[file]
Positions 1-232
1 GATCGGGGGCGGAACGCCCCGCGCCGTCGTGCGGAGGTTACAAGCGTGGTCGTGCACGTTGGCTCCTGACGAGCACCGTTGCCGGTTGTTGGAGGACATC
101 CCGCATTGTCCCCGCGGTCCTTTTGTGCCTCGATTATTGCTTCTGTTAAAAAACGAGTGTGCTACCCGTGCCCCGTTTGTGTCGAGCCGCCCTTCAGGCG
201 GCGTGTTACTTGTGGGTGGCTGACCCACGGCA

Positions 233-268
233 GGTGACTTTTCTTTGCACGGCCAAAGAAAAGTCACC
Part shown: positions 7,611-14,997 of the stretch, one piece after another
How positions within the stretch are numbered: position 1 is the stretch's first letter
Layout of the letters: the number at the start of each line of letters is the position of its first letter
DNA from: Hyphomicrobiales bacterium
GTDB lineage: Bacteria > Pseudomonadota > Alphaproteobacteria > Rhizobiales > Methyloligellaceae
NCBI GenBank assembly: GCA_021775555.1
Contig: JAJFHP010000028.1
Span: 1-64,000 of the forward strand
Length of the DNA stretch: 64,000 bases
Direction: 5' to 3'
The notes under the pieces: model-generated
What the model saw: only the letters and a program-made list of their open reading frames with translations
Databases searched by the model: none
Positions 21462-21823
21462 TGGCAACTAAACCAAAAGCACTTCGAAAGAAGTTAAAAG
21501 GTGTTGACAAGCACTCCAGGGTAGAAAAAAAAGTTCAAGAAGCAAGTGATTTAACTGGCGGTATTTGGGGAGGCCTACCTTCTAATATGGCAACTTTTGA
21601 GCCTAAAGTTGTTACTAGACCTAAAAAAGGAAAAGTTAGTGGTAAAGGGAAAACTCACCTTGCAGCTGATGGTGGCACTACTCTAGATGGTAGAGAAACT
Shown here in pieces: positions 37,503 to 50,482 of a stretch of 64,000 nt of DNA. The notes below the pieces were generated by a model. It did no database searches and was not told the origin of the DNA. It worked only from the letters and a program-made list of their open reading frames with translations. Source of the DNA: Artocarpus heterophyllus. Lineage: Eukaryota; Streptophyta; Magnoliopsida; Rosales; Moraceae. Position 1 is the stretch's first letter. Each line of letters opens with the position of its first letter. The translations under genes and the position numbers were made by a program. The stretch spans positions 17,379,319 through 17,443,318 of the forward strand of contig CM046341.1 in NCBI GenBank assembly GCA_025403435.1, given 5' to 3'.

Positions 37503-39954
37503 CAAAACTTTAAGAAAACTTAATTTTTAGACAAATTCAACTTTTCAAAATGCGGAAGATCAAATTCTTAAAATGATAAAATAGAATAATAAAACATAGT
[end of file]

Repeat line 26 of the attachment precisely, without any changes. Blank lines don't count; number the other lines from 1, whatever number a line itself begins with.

37503 CAAAACTTTAAGAAAACTTAATTTTTAGACAAATTCAACTTTTCAAAATGCGGAAGATCAAATTCTTAAAATGATAAAATAGAATAATAAAACATAGT